The episode, for a quick playthrough, takes a good 90 minutes. It’s right in the range of earlier segments of the game and feels like the right length. Going back through to find all the clocks and achievements will add another few hours. At $7.00 or 560 Microsoft Bucks, the price seems fair for the amount of production that went into it. Despite the amount of reused locations, everything feels fresh and things connect together differently – not to mention the huge amount of new voice acting. Of course, none of this matters to anyone that already owns the game, as new copies of Alan Wake came with a code to download the episode for free.
It’s a rare add-on that feels like it fits as well as The Signal does with Alan Wake proper. It’s a no-brainer for anyone that already owns a new copy of the game but those that have to buy the download will find it does a good job of adding to the Alan Wake story and continuing the mystery.
This weekend, my wife and I saw The American, starring George Clooney. I’ll just tell you right now, I loved it. It was exactly what I wanted coming into it and I left feeling very satisfied. Here are some of my scattered thoughts.
The trailer was almost enough to rope me in, but Roger Ebert’s review had me completely hooked. Even better, it was showing at the theatre up the street from our house, making it an excellent date-night movie for us.
This line from Ebert’s review might explain why I liked it when so many other people seem to have been bored by it: “Here is a gripping film with the focus of a Japanese drama, an impenetrable character equal to Alain Delon’s in Le Samourai…”
As many friends of mine know, I’m also a huge fan of the long-running anime/manga character Golgo 13. Golgo 13, like The American’s Jack, takes the act of assassination to a craftsman level of skill. As I watched this film, it felt a bit like what I think a Golgo 13 live-action movie would feel like, properly done. In fact, I think this movie does it so well that I don’t have any interest in seeing such a thing.
The American almost feels like it came from another time. The movie poster reinforces that. I think this movie would’ve felt more at-home in, maybe, the 60s.
One of my colleagues over at Kombo, Matt Green, tweeted at me that he felt like it was just a documentary of George Clooney’s Italian vacation. I will agree with this: The cinematography was gorgeous. This is the kind of movie that doesn’t have room for wasted shots, and it showed the natural old world beauty of the medieval Italian town Jack is staying in, without feeling like a tourist video. It only showed as much as it needed to.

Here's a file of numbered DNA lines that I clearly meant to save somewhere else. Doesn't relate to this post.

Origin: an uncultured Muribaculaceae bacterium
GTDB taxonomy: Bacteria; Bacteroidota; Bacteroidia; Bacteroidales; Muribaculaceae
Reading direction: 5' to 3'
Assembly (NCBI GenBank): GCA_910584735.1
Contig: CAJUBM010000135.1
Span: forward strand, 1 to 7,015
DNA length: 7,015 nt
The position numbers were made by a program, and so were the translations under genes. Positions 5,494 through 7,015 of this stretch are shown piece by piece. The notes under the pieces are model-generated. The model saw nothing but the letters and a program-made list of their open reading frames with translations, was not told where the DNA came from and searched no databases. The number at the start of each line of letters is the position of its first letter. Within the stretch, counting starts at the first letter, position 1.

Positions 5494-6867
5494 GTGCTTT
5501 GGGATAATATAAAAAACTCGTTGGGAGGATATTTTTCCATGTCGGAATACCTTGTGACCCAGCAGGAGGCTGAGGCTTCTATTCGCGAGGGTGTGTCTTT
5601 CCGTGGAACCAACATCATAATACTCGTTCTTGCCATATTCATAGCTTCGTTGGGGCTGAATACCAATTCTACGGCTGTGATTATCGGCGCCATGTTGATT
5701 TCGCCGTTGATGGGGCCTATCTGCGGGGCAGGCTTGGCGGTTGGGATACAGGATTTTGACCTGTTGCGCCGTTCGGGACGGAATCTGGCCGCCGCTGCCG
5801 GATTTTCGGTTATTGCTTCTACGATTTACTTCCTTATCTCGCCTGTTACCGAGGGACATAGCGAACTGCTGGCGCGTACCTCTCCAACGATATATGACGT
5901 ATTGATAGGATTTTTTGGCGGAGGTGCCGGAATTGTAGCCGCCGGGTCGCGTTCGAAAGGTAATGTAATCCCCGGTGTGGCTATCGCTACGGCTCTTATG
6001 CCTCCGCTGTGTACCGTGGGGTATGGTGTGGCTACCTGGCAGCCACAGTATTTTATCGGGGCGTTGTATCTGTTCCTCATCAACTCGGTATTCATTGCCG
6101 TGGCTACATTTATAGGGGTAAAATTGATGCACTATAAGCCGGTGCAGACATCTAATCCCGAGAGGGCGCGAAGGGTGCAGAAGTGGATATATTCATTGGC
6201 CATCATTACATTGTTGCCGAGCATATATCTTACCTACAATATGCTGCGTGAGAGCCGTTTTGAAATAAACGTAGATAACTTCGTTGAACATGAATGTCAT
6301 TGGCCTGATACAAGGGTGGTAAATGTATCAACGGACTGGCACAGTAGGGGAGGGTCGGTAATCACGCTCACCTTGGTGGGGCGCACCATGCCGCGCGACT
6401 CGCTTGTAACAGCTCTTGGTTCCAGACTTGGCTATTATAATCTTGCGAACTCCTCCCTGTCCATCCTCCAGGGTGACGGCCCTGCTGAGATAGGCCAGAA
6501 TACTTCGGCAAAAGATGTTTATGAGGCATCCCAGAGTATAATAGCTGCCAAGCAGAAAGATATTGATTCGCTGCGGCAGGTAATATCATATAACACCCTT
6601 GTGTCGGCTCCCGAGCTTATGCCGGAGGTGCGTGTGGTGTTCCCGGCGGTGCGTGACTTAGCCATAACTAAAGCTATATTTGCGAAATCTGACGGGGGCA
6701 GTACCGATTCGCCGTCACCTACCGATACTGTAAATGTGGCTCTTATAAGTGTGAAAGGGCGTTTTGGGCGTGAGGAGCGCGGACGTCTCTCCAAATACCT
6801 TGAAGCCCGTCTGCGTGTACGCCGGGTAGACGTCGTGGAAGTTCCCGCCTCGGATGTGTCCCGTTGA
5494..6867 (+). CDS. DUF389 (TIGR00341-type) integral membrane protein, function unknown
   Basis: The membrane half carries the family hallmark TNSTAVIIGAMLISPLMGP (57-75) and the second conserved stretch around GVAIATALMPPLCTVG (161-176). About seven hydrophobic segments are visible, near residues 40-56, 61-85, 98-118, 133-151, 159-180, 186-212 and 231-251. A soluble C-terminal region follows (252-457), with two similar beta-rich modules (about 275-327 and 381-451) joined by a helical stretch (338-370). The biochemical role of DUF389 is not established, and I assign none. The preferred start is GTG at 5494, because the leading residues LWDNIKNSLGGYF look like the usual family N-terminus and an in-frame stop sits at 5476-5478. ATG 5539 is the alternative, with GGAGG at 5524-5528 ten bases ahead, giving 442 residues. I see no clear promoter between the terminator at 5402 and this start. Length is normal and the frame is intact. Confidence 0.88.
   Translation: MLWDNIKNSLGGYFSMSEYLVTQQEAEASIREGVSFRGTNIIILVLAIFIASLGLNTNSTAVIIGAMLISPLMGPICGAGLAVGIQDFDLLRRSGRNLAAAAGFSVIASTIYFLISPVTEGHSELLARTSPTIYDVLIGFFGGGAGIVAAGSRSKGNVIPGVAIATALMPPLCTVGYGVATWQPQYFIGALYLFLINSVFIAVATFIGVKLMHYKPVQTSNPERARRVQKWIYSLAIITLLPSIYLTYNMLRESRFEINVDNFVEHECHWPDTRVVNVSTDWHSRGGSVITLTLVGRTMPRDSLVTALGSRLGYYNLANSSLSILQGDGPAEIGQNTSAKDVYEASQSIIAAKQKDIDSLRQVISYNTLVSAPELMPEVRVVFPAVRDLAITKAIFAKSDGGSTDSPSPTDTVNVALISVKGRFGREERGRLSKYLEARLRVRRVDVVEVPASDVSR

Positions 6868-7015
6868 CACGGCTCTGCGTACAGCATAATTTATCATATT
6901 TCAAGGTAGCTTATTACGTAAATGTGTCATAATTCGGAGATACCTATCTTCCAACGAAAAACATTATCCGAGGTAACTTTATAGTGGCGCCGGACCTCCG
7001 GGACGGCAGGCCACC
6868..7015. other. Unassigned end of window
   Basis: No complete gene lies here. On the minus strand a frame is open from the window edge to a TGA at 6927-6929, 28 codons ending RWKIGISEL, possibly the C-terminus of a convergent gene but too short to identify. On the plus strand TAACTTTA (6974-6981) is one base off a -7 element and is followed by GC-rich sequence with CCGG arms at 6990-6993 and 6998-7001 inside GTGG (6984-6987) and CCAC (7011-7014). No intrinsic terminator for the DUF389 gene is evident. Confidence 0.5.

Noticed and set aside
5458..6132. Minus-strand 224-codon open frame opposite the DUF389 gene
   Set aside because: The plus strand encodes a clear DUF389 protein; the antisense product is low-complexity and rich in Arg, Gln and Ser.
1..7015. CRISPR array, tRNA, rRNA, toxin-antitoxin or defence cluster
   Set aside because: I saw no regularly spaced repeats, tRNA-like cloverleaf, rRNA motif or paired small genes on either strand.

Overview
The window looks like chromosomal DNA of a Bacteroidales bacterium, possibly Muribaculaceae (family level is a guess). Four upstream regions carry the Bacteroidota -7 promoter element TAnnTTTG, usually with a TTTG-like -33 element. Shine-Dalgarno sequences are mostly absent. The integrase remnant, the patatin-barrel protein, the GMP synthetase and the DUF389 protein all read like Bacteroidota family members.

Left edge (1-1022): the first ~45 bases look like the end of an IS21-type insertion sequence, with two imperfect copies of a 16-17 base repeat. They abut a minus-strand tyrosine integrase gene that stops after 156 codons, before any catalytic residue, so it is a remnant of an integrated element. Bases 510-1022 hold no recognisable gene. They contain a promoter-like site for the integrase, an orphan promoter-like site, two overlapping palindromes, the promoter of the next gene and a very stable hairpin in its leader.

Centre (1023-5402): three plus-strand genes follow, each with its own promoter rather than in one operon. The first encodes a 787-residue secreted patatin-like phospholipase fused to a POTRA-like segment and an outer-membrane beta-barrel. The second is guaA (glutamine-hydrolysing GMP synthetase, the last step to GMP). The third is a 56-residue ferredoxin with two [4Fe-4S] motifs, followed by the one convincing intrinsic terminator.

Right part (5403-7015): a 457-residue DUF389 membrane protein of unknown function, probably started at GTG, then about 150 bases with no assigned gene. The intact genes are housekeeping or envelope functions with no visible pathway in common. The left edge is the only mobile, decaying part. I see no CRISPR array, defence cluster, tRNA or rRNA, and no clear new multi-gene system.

For those that say the film was boring: Were we watching the same movie? The film I watched was tense from end to end. From the first moments in the snowfield to the scenes of Jack driving to the forest at the end, every moment of the film had a restrained tension to it. There was one moment I loved that showed Jack sitting in a café at night, drinking coffee. Out of the corner of his eye, he’s watching a car he knows is following him. Over the radio, the song that plays repeats “L’Americano,” over and over; he looks like an alien.
I also loved the scenes that showed Jack working on the rifle; there’s something that always gets me about seeing a truly skilled craftsman doing what they’re best at. Every move he takes, everything he does, is planned and thought-out.
I think what really throws people off is that the movie is about an assassin – not assassinating. The Bourne Humdingery is fun, but Jason Bourne isn’t exactly the most engaging character. He’s a killing machine, he’s supposed to be. The conceit of the series is that he never gets a break from running, chasing, and killing. The Bourne movies are action films of the most literal, bare variety. Which is fun; I mean, I count Hard Boiled and Shoot’em Up amongst my favorite movies.
So no, this movie is not about the killing and how many ways the character can think of to kill the endless stream of faceless enemies that follow him. The movie is about a man who is very good at what he does, but does not like it. He wants peace and trust, but those are the two things he cannot have. Of course, the themes have been done before – “one last kill” and “love is a fatal flaw” aren’t exactly new concepts. We’ve seen the themes a thousand times, but that didn’t keep this from being one of the most engaging films I’ve seen in a while.
I’ve added a Graphic Design page to the sidebar. You can see, by clicking on that link, some of the graphic work I’ve done for Kombo.com. I’m really proud of a lot of it. There’s something about being able to come up with a concept, finding the assets for it, and then making Photoshop do what I want it to to make it work. Check back occasionally for updates. To make sure the writers of the articles get their proper due, I’ve linked each image to its original story.
The newest addition…